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Colin Crumplin, Garage, 4-27 September 1975.  









Reviewed by Catherine Lampert
Studio International  December 1975


Colin Crumplin's one-man exhibition at Garage was chosen from three groups of his work, the earliest series begun in 1969. This set of reliefs, the White Pieces, some of which were shown in 'Basically White' at the ICA, established the mechanics of his investigation which centered on using chance to determine the final image. In the first case a given number of grains of rice were sprinkled on white surfaces in order to decide the position of small drilled holes. The procedure explored repetition, with both random and geometric sequences occurring within a single area. The Card Pieces, begun in December 1974, repeated the idea of dropping objects onto a neutral surface. However after the cards were dropped and traced according to a predetermined programme, the resulting diagrams served as models for three-dimensional constructions. These constructions, consisting of a conglomeration of glued wooden rectangles which overlapped in a physical sense, were hung directly onto the walls. Looking critically over these series at what was achieved by working according to such a fixed procedure (theory, drawing, object) it seems that the main benefit is the effect on the viewer. He is more likely to be stimulated into unraveling the incidents leading to the final piece and thereby specifically consider the thought process of the artist.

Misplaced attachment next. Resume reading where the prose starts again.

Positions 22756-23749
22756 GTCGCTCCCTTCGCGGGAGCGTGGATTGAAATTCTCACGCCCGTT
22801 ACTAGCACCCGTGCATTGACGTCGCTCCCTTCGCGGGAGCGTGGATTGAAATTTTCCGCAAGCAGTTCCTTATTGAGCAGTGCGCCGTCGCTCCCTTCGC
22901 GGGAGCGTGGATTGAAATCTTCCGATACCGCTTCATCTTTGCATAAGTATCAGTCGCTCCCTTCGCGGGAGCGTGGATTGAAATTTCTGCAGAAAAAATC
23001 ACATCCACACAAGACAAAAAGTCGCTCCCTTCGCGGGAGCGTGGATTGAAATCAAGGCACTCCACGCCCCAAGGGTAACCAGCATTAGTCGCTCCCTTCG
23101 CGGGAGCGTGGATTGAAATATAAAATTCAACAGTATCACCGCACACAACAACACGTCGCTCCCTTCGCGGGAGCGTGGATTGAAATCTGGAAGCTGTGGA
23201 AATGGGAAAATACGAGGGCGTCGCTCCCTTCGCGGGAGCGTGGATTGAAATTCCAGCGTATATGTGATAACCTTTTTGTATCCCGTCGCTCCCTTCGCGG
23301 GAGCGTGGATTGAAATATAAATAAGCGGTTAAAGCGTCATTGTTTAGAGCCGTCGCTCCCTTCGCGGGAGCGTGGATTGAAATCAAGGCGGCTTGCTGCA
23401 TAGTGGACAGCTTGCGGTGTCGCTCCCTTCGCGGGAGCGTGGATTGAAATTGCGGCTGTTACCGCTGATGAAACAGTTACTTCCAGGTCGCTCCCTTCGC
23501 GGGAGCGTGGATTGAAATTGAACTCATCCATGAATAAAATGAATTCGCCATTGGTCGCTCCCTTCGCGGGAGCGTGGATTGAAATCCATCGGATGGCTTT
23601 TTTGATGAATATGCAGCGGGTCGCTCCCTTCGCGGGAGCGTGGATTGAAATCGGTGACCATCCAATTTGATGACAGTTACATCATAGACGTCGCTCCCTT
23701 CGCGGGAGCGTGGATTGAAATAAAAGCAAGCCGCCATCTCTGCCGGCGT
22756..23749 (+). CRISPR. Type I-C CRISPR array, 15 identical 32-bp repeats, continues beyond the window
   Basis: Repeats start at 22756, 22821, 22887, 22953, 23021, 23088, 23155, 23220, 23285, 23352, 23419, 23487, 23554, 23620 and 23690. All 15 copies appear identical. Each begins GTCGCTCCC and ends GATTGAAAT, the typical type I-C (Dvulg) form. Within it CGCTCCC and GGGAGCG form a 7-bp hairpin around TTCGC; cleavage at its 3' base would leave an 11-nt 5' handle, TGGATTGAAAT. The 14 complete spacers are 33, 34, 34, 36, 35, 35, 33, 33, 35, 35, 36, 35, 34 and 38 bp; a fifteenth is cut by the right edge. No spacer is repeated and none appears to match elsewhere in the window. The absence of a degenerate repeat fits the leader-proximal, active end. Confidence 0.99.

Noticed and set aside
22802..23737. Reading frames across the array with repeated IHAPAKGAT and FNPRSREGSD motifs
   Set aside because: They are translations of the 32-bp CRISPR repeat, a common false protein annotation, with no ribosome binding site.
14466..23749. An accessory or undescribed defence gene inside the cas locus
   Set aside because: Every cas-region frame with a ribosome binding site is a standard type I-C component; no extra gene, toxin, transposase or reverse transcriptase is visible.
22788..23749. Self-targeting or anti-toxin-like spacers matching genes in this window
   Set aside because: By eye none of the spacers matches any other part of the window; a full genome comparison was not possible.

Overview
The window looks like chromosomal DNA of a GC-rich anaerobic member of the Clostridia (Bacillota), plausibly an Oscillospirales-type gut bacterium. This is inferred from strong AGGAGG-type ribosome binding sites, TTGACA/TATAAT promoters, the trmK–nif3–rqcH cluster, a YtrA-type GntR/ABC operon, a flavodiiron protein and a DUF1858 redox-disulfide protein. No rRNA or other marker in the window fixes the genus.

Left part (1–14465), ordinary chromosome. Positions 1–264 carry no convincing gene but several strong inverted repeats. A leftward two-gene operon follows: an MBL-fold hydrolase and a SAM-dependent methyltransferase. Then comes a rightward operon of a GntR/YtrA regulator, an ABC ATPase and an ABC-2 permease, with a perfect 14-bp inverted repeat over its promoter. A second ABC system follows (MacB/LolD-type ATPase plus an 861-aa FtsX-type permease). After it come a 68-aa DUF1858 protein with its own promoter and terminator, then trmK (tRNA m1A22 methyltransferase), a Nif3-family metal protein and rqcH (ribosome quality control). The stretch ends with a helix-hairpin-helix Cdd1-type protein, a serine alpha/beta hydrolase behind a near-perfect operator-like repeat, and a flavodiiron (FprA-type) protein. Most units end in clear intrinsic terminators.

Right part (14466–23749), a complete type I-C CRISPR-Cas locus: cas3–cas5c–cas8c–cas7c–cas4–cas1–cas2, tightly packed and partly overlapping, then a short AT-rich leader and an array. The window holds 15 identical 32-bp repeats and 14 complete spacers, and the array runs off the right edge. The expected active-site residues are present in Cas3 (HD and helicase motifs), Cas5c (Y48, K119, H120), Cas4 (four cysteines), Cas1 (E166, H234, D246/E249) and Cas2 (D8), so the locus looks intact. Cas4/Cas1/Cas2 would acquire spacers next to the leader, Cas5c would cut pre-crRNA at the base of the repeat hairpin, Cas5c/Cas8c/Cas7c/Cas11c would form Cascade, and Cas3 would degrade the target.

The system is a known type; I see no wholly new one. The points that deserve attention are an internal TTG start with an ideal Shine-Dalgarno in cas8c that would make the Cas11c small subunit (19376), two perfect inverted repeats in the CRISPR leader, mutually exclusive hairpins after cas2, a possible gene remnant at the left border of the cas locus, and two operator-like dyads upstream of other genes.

In the third group of works, an extended sequence of drawings entitled Hommage a Queneau, Crumplin again developed the variations of a constant subject. Here the individual examples, pencil sketches of a cup, embodied different artistic styles presumably chosen entirely by human will. Contrary to the two previous series the set of possible permutations was in fact a large but finite group, namely all the recognizable, historic styles identifiable by the average viewer which the artist had the desire to depict. In a useful handout which Crumplin wrote for the exhibition he explicitly acknowledged a) the inspiration for the series; b) the event which led to his choice of subject matter. The idea was adopted from Raymond Queneau's book Exercises in Style in which the author explores the variety of meanings/characters a single story takes on when told from different viewpoints and in various ways technically. The impetus to work came to Crumplin when he was drinking coffee, hence the choice of an ordinary cup as the subject matter.

Specifically each drawing possessed at least one of two sorts of information, either a factual statement about the anatomy and sociology of the coffee cup and/or an imitation of the style of a recognised draughtsman or school. Both sorts of information could be eventually linked to the known source. From the beginning the viewer would know he was looking for the cup in each of the 12 in squares, and secondly he would soon begin looking for the twist. In fact most of the anonymous styles came either from Basic Design, for instance the radial cross-section of a cup, or else from advertising. In the incidents where it was the style as such that was the motivation for the work, for example the imitations of Seurat and Patrick Caulfield, Crumplin had a way of exaggerating their gestures so that the viewer was ultimately conscious of the gulf between all fakes and all originals.